Describe your company and its product.
We provide Linux & DevOps consulting services to software development teams, IT managers, CTOs, ISPs, and SaaS vendors around the world.
What year did your company start?
Which city (or cities) are you located?
Describe your company culture in three words.
Pragmatic, ingenious, integrity
How do you celebrate company or employee wins?
Of course, we share them in Slack as they happen. We also start every team meeting with a Wins/Successes/Gratitudes round to kick them off with positive energy and to recognize the great things happening.
What is the problem that you are trying to solve?
The great thing about Open Source technologies like Linux is that they are super flexible, providing total control without any restrictions that many proprietary solutions have. The resulting challenge is that everyone has very unique needs, resulting in “snowflake” Linux server setups and DevOps processes, where no two systems are alike. We are solving this through standardization and automation, in a way that still allows us to custom tailor unique solutions for the need of each client.
What is your biggest milestone to date?
The biggest milestone started as a small Linux networking project consisting of some simple Bash/Perl scripts to increase ADSL internet speeds for a client. This grew into a full product which eventually grew to be its own SaaS company in the Bonded Internet / SDWAN space which we sold off.
What is your biggest challenge?
Scaling a consulting business so that services are productized and a team supports the clients and not a single engineer, while the client still feels that they are not a number and that we care for them. And like other tech companies, finding qualified talent that fits our culture is hard, especially out in the Fraser Valley.
What is your motto?
Nothing is impossible, there is always a way.
How are you making an impact?
We see a ton of entrepreneurs out there with great technology ideas who are working extremely hard to turn them into dollars. However, they often get bogged down in the mechanics of operations, deploying systems, fighting technical debt etc. We solve that by letting them focus on their customers, developing the idea, writing code, and rapidly iterating and deploying enhancements without bringing down their production websites and servers.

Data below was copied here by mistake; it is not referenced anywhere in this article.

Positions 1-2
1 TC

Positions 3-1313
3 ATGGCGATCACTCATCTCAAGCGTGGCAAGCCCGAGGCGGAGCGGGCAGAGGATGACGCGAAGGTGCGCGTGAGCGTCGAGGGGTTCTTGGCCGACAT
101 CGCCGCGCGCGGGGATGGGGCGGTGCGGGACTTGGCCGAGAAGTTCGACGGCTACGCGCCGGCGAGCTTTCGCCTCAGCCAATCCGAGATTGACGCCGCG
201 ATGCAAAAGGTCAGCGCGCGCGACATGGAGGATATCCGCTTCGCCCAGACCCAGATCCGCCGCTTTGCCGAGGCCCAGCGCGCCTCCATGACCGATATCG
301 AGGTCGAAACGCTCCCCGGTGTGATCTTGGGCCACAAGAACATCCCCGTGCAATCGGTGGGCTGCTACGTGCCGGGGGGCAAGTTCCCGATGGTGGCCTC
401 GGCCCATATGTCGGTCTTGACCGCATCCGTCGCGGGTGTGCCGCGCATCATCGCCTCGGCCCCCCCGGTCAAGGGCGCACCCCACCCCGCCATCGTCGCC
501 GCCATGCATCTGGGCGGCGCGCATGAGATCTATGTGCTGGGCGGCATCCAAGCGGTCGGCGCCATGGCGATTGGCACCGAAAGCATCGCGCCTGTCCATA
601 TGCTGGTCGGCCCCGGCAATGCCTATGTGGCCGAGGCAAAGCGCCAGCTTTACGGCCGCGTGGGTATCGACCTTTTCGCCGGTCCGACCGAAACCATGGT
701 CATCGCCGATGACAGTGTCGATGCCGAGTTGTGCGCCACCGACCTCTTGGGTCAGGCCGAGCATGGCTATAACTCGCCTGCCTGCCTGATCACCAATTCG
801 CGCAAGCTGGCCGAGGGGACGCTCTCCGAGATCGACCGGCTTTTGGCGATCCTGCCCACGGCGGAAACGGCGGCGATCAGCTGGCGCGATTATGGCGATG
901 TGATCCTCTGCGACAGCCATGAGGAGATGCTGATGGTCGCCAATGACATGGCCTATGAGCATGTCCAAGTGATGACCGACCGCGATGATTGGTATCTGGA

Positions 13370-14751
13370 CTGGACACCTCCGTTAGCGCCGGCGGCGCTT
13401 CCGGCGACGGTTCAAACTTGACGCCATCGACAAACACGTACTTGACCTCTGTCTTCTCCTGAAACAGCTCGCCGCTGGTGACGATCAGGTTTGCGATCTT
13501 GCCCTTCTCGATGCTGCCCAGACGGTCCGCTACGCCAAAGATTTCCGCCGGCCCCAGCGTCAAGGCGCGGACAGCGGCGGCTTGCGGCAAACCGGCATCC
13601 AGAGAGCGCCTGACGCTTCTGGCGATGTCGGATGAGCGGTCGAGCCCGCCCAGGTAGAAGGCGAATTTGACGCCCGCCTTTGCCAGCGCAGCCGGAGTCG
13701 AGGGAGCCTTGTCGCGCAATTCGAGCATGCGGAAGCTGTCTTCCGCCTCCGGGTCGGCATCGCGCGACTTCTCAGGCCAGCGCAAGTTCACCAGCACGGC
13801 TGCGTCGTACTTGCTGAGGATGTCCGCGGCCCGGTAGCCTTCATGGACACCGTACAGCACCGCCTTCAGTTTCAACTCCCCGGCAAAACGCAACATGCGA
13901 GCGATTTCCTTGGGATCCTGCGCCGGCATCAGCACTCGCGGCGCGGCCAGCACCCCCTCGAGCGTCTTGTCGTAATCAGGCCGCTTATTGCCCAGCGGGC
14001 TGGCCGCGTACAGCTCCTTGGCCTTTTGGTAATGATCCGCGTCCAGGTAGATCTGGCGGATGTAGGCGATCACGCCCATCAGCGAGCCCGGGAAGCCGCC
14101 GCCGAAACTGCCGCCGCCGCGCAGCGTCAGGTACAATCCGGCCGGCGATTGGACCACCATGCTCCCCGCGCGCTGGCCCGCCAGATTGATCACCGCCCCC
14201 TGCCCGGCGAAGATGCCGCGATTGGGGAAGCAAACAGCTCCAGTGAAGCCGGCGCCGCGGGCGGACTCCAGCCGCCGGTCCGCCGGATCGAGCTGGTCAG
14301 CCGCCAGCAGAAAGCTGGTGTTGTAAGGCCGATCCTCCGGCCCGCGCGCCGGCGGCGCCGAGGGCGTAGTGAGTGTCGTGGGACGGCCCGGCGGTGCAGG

What is your hope for the future of tech in BC?
To build the talent pool over the long term, there definitely needs to be a great focus on the K-12 system to expose our children and youth to the benefits of the STEM field. It’s critical to hook them early so that they are more likely to become passionate about it and interested in post-secondary technology education.
Lightning Round with Wim Kerkhoff, CEO of Crafty Penguins
What excites you about your job?
I can choose what I want to do, where we are going, how much fun we have, who are our clients are and so much more. It’s like being retired 🙂
What was the biggest obstacle you had to overcome?
Transitioning from a one-man-band to a real company. The first stage of that was identifying my strengths/weaknesses and bringing in people that loved doing what I was weak at. The current stage is finding and mentoring people to take on my strengths so that I’m no longer the bottleneck or required.
If you can give advice to your 20-year-old self, what would you say?
Establish daily and weekly habits. Work with mentors. Commit to ongoing personal development. Understand and develop emotional intelligence.
What are your pet peeves?
Crappy HVAC systems that leave me either too hot or cold. People that don’t pay attention to the details.
Words of wisdom to other tech CEOs or founders?
Get good advice and implement it. Understand what makes you and your company unique and focus on that – don’t get distracted trying to do everything yourself. Think BIG!
Favourite city you visited?
The Hague. That’s where I had my first date with my wife.
What is your formula for success?
Understand the problem. Research. Think. Plan. Do. Reflect.
Name one book that everyone should read.
The most popular book and all-time best-seller: the Bible.
How do you decompress?
Get a good night’s sleep. Then have an easy morning with reading and relaxed breakfast. Spend time researching and learning whatever I feel like pursuing that day.